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The Ghastly Love of Johnny X (2012)
Loopy, Quirky, GHASTLY Fun!
It has been many years since I've seen a movie as intriguing, bizarre, and fun as THE GHASTLY LOVE OF JOHNNY X, and that is the truth. This big screen spectacular is a crazy concoction, consisting of juvenile delinquents from outer space, assorted low-budget B-movie plot devices, and a cast of characters prone to bursting into song at a moment's notice. Yes, this is a comedy. In fact, it is actually a sci-fi/musical comedy with film noir thrown in for good measure, a genre (or sub-genre) with very few examples to speak of. The whole thing is beautifully photographed in black and white, and it all comes together thanks to the vision of director Paul Bunnell, who assembled a dedicated team both on and off-screen. The result is a movie overflowing with energy and good old-fashioned showmanship.
The plot revolves around Johnny X, just your average leather jacket wearing bad boy from another planet, exiled to Earth with his devoted gang, known as The Ghastly Ones. Bliss is a former girlfriend trying to escape Johnny, and Chip is the naive soda-jerk who gets involved in her plight. These roles are well played by a trio of talented and attractive young actors. De Anna Joy Brooks as Bliss delivers cutting remarks and sultry solos with equal aplomb, while Les Williams is sincere, likable and properly earnest as Chip. Will Keenan as the title character is the glue that holds the plot together, dark and brooding, with tongue firmly in cheek.
Other stars include Paul Williams as talk show host Cousin Quilty, and Reggie Bannister, as hapless concert promoter King Clayton. Creed Bratton is very effective as the outrageous and twisted Mickey O'Flynn, The Man with the Grin. Film buffs take note: This movie also includes veteran actor Kevin McCarthy's final on screen performance!
A tremendous asset to the movie is the music, an infectious blend of surf-guitar rock and Broadway show tunes. All of the songs are excellent, with my personal favorite being the sizzling "These Lips That Never Lie", performed at an old Drive-In theater. Another number - "Big Green Bug-Eyed Monster" - is exciting as well as dramatic. The musical arrangements are stylized and pleasingly retro, and I hope a soundtrack cd is forthcoming (the music is that good!).
No major flaws come to mind, although in my opinion the time period is not immediately evident. It seems to be set in the past, due to certain props, the use of vintage automobiles, and the fact that the Ghastly Ones are clearly fans of 1950s-era clothing. However, other visuals and references place the story in contemporary times. Best to assume the movie takes place in the present, just in its own special universe, and not worry too much about it!
Ultimately, the movie works thanks to the efforts of the extremely talented cast and crew, and their obvious love of the various film genres being parodied. They took a truly wacky concept and hammered out their own little cinematic masterpiece. It certainly deserves a healthy theatrical run, and I can easily see it continuing beyond that on the midnight movie circuit. THE GHASTLY LOVE OF JOHNNY X is tuneful, suspenseful, and full of genuinely funny dialogue. Above all, it is entertaining, and that is exactly what a good movie should be.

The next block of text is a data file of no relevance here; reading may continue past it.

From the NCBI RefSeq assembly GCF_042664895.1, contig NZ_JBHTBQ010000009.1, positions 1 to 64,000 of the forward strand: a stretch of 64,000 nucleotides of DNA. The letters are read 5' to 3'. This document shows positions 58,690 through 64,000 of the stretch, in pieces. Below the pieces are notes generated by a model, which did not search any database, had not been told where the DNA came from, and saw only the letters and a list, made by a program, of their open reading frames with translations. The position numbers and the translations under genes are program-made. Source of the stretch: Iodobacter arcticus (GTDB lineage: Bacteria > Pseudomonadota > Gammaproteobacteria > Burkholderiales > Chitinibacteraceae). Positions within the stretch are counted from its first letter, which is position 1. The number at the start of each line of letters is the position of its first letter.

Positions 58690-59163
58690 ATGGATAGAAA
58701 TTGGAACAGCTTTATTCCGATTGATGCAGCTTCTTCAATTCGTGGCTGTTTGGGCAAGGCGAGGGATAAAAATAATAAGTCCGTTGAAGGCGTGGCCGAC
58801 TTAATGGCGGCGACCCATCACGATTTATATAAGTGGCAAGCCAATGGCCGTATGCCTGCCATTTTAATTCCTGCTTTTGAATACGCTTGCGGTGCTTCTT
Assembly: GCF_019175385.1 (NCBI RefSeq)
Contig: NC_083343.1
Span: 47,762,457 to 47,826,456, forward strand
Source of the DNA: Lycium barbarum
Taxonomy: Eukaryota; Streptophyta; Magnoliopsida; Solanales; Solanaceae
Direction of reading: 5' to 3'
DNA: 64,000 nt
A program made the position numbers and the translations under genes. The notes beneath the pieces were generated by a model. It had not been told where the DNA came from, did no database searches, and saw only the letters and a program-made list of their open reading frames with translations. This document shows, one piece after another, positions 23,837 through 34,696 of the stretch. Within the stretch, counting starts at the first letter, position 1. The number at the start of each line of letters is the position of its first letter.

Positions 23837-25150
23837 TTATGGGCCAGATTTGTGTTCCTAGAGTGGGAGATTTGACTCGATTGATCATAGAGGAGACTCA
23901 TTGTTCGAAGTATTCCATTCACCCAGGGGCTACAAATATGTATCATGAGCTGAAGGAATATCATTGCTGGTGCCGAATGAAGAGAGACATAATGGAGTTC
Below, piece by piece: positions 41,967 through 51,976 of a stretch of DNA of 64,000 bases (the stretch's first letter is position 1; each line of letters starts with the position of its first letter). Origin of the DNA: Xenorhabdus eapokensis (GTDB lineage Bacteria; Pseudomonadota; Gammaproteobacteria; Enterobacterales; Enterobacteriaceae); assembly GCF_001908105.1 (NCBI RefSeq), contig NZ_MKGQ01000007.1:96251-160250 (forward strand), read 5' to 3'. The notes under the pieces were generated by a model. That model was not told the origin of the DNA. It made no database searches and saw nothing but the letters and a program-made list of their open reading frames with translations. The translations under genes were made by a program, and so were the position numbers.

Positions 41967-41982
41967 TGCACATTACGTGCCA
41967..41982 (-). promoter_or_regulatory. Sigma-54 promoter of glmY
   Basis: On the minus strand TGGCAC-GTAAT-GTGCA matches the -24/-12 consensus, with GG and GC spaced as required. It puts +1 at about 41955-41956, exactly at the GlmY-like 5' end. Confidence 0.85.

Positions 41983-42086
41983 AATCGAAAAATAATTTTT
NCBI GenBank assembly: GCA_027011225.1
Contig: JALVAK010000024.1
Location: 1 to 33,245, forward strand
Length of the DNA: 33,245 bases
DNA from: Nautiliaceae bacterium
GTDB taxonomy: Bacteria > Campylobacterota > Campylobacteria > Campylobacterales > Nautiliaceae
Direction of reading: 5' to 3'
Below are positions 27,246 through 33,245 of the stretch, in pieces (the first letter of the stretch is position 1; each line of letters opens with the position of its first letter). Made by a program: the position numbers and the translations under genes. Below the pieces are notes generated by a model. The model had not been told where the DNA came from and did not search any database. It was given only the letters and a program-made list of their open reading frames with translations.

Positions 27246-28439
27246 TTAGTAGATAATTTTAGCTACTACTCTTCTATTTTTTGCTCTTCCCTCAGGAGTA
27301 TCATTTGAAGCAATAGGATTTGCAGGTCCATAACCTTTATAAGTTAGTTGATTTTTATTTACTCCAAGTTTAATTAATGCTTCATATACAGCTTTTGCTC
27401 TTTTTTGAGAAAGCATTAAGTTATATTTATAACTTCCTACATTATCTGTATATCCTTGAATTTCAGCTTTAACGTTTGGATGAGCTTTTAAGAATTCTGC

House of Dark Shadows (1970)
Excellent big screen adaption, and fun for fans
HOUSE OF DARK SHADOWS is my favorite vampire movie of all time. Better than the old black and whites from the early days of the movies, better than the genuinely frightening Hammer movies of the 1960s, and much better than the more recent contemporary takes aimed at the high school set.
As a child, and a fan of the DARK SHADOWS daytime drama, one of my happier family memories is one night the whole family packed up the car and went to the drive-in for a crazy quadruple feature. HOUSE OF DARK SHADOWS was the main attraction, and therefore the last to play, following a GODZILLA movie and THE GREEN SLIME (plus one more I can't recall). All these years later, I still watch it (on laser disc, as there is not yet a DVD), and I'm happy to say that, for me, it is a movie that remains enjoyable, rather than being better relegated to my childhood memories.
Jonathan Frid plays Barnabas Collins with great class, creating a sympathetic vampire eons before such a characterization would become commonplace. Granted, the TV incarnation was portrayed as more guilt-ridden, whereas the film version was, due to the tightened focus of the storyline, more single-minded about his pursuits. Some fans do not care for the graphic blood-letting and viciousness present in the movie, though that pretty much has to be expected. In any case, it is nothing like the gore that is popular with audiences today. It IS more violent, though, and Barnabas' most brutal attack in the movie actually doesn't even involve fangs! The other cast members have honed their characters to perfection after years of playing on the TV soap. You could say they all had the longest rehearsal period in movie history, in a way! Some perform better than others, but seeing so many favorites on the big screen is definitely a treat. The sets are sumptuous, a huge step up from the stage bound look of the TV show, and liberal use of music from the soap works beautifully. There are plenty of exciting and genuinely suspenseful scenes, with many of the best moments contributed by Grayson Hall as the doctor who is certain she can help Barnabas through modern science.
The movie may not be perfect, but only in minor ways. It could be argued that there are way too many characters, for example, or that too many bodies start piling up after a certain point in the plot, but I still give the film 10 out of 10 due to the overall brilliance of the acting, atmosphere, and success in bringing Barnabas to the big screen. Furthermore, I'm thrilled that the treatment was not deliberately campy.
All in all, we are lucky the movie was not only made, but was successful. It introduces the cult favorite vampire and his brooding family to new generations regularly, by existing outside the original daytime drama. At the same time, it keeps the memory of the 1960s soap opera alive, renewing fervor in the fans who were there at the beginning. I'm not looking forward to the announced DARK SHADOWS movie from Tim Burton, but even that will boost interest in the original series and movie, so let it happen. Long live Barnabas Collins!